He says, If there were more of you, I’d take that, too.
He says, Your weakness feeds me.

And I’m still hungry.

He says, I am the sun.
You’ll never see anything else.

He says, We’re going to be high school sweethearts,
Don’t you just love that?

He says, How would you like to go with me to Alaska?

Originally published on Spider Mirror in December of 2017

By Wanda Deglane


Wanda Deglane is a freshman at Arizona State University, pursuing a bachelor’s degree in psychology. Her poetry has been published on Spider Mirror, and is forthcoming from Veronica, Porridge Magazine, and elsewhere. She is the daughter of Peruvian immigrants and lives with her huge family in Glendale, Arizona. When she isn’t writing, she paints and spends time with her dog, Princess Leia.

Pride By John LaPine


Today I am gay unabashedly
but once I was not.

Tried on “bisexual,” asked women
on dates and feigned sorrow
over rejection. When my cousin

asked Who are you interested in,
I told him I prefer brunettes to blondes.

Not a lie: precise word choice.
Designed to hide. Today I imagine my husband’s
hair black incarnate, corporeal night,

a beard of ravens punctuated
by grey feathers. Once,

during truth or dare I said dare
and was dared to kiss a sophomore
on the lips. She did

most of the work, buzzed friends bore
witness. The imprint of her throbbing

in my mouth all night,
her lips branding irons
I soothed with cold glass

bottle. The first time I got drunk,
I was stood up, then took whiskey

swigs, became Bushmills shots straight,
let amber slugs crawl through my ears.

Wanting to feel worse artificially. This is not
confession—I do not consider these things sin.

My mother says my father had a bottle
habit, found medicine in liquor cabinets,

found doctors in cabarets, church in bars.
I have to take her word.

She says she remembers
he once told her he had a secret,

her cream ears soaking in the plum brandy
of his wet lips, the night a pickled tongue.

She said she would love him no matter what he said,
before he left without spilling, then passed.

She wonders if he found men, made them cancer
cells in his numb black mouth,
if he let them turn his lungs to velvet smoke,

if my sisters are his way of hiding,
if my mother and I are his lie. He lived

until he didn’t, lost his words to a stroke.
This is not confession, because he never did.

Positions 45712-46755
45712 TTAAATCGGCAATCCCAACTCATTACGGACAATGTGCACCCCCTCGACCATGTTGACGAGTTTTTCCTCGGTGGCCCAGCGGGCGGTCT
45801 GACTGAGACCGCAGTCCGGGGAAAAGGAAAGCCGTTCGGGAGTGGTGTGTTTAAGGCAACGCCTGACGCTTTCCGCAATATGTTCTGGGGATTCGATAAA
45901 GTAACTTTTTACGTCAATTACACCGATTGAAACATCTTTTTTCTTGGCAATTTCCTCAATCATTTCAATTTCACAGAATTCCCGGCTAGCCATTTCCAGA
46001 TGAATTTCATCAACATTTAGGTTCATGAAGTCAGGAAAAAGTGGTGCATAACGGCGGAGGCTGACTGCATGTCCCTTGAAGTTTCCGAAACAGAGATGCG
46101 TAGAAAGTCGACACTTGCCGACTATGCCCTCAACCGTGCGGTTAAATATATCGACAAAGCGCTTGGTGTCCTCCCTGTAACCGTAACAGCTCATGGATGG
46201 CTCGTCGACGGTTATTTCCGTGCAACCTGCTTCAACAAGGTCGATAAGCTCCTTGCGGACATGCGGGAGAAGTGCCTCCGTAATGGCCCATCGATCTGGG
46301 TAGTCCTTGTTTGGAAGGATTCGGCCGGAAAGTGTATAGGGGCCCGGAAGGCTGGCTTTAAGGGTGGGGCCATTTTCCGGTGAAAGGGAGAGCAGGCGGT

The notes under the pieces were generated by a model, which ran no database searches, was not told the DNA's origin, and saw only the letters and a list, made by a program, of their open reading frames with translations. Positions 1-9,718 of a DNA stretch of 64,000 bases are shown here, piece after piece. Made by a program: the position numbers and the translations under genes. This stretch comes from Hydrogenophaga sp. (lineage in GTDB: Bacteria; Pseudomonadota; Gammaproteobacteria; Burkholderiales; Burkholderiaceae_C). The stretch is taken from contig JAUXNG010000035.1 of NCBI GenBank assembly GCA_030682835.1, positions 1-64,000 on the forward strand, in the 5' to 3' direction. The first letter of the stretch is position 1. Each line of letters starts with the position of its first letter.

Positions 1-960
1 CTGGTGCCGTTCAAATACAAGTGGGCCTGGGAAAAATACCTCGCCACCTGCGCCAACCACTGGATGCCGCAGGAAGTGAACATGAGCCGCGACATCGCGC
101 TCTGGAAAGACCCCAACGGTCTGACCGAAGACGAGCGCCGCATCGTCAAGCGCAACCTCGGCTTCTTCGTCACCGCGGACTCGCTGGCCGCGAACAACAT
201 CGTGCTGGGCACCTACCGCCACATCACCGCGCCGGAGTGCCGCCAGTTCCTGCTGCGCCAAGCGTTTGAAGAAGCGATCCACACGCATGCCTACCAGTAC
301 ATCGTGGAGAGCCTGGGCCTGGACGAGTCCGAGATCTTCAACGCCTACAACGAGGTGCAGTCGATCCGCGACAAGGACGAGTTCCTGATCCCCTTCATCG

Never could smile after that, I hear. Never could
make his mouth less a fallen scythe.

By John LaPine


John LaPine has an MA in Creative Writing & Pedagogy from Northern Michigan University (NMU), and volunteered as Associate Editor of creative nonfiction & poetry at Passages North, NMU’s literary journal, for three years. His work has appeared in the Foliate Oak Literary Journal & Hot Metal Bridge, and is forthcoming in Glint Literary Journal, Apofenie, & Midwestern Gothic.


Snowflake By Eija Sumner


You say it, with a bitter taste
in your mouth—a chip on your shoulder
as if you’ve never held an infant in your arms
and watched the blood pulsate through
the top of the skull, still forming.
As if you’ve never peeled the eyelid
up of a friend and seen blackness
where there once was light.

You say it, smirking as if it’s an insult
to melt and melt again
when the words, “We’re losing him,”
scroll across the phone;
when tears flow unbidden
armed with plastic bags
in a room that will no longer be slept in.

You say it, as if you’ve never
woken to wonder outside your door,
believed in magic, angels
carved into coldness,
or opened your mouth
waiting for ice to melt
on your warm, pink tongue.

By Eija Sumner

Bettering American Poetry Nominations 2017

We want to take this opportunity to celebrate a group of poets who inspires us with the boldness of their work. When we need a light to help us traverse the dark night of the American soul, this is the kind of poetry we turn towards. With this in mind, we are honored to announce these poets as our Bettering American Poetry Nominees for 2017.

For Women Who Are Difficult to Love By Khalypso


Prism By Sarah Wang